[fr] Vous avez vu la nouvelle version de Hangouts pour iOS? Texte blanc sur fond vert, donc lisibilité décrue, pour le texte de votre interlocuteur. Révolte! Je reviens à la version précédente...
I’m generally pretty good at dealing with my internal resistance to change when it comes to upgrading software. I know that we get used to a lot of things.
But Google have crossed the line with their new iOS version of hangouts. So, for the first time in my life, I’m actually downgrading the recently upgraded apps on both my iPhone and my iPad. I know it’s not a permanent solution, but maybe somebody at Google will realise that reading white text in a dark green bubble set against a light background makes for a rather unpleasant reading experience.
A picture is worth a thousand words, so head over to this review with screenshots to see what I mean (the one below is lifted from there). Sure, it’s pretty, but what about readable?
The old version of hangouts served similarly contrasted text for the whole conversation:
- your interlocutor’s words on a white/light background, with dark text
- your words in the same text colour but on a light green background, so slightly less contrast (you don’t read your words that much… right?)
Compare to now:
- your interlocutor’s words are white text on a dark green background, set against the light background of the app (reminder: this is the text you’ll be reading all the time)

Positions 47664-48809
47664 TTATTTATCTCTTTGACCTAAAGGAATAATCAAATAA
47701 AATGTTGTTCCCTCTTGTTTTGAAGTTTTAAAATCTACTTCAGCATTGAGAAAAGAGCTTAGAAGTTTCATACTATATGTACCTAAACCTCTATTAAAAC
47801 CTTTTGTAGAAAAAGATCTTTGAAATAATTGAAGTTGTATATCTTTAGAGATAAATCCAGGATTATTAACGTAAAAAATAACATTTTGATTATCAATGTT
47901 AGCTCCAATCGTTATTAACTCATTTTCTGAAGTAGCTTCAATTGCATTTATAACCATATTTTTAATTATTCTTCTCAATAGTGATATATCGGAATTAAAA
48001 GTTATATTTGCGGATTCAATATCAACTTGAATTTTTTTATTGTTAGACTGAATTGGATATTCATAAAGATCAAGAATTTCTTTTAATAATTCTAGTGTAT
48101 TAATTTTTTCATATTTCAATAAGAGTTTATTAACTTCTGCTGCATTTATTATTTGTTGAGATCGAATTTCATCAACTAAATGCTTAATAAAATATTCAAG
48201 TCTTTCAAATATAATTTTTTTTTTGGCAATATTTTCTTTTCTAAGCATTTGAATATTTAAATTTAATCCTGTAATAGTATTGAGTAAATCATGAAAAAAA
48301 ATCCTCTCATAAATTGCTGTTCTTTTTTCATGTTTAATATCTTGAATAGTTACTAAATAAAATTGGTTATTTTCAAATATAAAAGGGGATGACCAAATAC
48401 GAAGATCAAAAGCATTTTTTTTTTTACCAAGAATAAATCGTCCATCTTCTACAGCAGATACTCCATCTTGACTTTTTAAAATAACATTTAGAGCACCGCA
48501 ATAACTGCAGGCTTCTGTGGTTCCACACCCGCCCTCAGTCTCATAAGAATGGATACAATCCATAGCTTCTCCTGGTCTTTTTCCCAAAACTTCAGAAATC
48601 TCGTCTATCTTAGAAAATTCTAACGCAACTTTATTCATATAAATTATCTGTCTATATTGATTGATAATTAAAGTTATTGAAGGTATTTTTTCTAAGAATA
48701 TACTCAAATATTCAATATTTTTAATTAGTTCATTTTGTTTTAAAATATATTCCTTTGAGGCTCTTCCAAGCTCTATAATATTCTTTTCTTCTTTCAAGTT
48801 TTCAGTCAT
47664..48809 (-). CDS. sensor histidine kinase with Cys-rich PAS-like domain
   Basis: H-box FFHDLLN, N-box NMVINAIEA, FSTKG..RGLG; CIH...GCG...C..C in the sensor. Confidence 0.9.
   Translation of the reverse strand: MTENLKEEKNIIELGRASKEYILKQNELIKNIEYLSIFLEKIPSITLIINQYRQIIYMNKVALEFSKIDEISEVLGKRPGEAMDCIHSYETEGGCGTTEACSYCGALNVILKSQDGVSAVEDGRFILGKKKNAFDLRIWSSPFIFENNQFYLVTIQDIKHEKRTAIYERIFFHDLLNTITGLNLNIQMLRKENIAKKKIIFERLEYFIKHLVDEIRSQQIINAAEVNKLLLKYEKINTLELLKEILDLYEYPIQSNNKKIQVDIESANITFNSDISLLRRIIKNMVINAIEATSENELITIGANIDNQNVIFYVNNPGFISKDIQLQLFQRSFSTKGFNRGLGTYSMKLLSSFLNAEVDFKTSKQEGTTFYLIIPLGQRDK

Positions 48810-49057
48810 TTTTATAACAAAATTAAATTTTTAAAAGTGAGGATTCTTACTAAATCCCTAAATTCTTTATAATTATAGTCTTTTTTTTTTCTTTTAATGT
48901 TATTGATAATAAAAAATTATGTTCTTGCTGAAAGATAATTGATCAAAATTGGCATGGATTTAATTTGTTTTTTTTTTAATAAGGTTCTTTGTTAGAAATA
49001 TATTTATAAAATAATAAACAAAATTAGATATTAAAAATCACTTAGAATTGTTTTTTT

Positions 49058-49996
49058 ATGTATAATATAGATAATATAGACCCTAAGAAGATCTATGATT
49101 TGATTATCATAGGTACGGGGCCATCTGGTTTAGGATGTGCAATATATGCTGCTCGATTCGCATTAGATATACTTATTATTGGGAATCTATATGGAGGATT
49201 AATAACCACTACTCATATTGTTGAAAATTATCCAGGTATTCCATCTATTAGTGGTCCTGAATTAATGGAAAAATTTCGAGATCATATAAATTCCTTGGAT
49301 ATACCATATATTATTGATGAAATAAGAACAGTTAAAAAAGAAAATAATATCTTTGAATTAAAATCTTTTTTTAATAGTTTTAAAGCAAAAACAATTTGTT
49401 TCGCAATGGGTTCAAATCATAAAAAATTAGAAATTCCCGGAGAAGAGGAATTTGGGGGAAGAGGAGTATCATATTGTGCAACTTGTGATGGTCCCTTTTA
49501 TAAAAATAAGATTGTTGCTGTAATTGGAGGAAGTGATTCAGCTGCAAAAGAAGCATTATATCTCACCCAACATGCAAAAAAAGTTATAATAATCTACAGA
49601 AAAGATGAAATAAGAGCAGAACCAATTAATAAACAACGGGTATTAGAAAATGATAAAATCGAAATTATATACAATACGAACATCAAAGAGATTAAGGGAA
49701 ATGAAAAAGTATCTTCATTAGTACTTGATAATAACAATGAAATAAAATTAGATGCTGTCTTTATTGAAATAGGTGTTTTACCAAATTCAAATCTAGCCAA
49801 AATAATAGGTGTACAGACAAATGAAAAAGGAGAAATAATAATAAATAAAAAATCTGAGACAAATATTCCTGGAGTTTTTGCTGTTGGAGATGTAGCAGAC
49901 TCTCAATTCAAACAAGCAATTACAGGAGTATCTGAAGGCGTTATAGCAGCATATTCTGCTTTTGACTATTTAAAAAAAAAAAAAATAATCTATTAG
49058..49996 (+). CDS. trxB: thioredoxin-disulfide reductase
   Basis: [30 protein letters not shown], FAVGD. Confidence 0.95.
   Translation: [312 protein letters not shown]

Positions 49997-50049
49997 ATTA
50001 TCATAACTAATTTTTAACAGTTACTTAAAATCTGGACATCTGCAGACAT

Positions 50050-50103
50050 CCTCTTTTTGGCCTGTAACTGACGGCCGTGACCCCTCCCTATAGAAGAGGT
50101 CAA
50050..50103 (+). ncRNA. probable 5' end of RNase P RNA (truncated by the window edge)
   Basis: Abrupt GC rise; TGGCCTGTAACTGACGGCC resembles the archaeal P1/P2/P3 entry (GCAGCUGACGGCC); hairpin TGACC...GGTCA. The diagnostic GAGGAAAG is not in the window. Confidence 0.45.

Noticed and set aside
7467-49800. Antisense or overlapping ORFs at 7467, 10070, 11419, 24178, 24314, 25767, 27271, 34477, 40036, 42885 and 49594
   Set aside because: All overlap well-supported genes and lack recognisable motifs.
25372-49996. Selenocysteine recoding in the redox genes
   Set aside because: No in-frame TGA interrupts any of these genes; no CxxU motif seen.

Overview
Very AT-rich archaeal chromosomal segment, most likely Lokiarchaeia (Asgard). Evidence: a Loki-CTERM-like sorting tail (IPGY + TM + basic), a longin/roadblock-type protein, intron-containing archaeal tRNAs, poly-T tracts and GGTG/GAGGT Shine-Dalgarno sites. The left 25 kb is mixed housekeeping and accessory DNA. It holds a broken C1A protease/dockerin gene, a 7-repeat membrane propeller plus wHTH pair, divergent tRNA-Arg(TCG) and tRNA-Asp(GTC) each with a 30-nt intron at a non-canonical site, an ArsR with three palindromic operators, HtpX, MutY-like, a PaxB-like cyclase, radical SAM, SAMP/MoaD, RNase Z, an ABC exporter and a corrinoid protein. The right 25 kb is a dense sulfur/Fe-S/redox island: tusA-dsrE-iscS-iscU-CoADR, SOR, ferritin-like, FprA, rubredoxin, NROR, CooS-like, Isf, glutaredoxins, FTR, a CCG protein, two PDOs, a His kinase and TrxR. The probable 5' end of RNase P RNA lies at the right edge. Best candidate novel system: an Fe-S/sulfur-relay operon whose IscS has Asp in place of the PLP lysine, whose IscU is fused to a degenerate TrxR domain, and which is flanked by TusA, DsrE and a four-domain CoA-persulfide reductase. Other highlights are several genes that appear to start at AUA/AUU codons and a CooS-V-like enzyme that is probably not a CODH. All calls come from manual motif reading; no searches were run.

- your text is dark on a light background
Inverted color schemes are less legible.
Too much contrast hurts legibility as much as not enough can. (Yes, the page is old and ugly.)
Check out some research:
From these results, one can say that contrast affects legibility, but unfortunately, it does not seem to be as simple as high contrast being better than low contrast. In the main experiment, GN/Y had the fastest RT’s, and in the control experiment, medium gray, and dark gray had the fastest RT’s. In neither experiment did the BK/W condition show the fastest RT’s. These results show that these participants had faster response times when more median contrasts were used. These results supported Powell (1990), who suggested avoiding sharp contrasts, but did not fully support Rivlen et al. (1990), who suggested maintaining high contrast.
According to a manual by AT&T; (1989), the direction of the contrast (dark on light, or light on dark) might also affect legibility. When light text is placed on a dark background the text may seem to glow and become blurred; this is referred to as halation, and it may make the text harder to read. Some evidence for an effect of halation was found in the current experiment.
(via Coding Horror)
You’d think they would have paid more attention to readability for an app many people (myself included) spend pretty much all day using. How did this get out of the door? And why is it still out there?
Give me a sec while I go grab my pitchfork, I’ll meet you down in the street.
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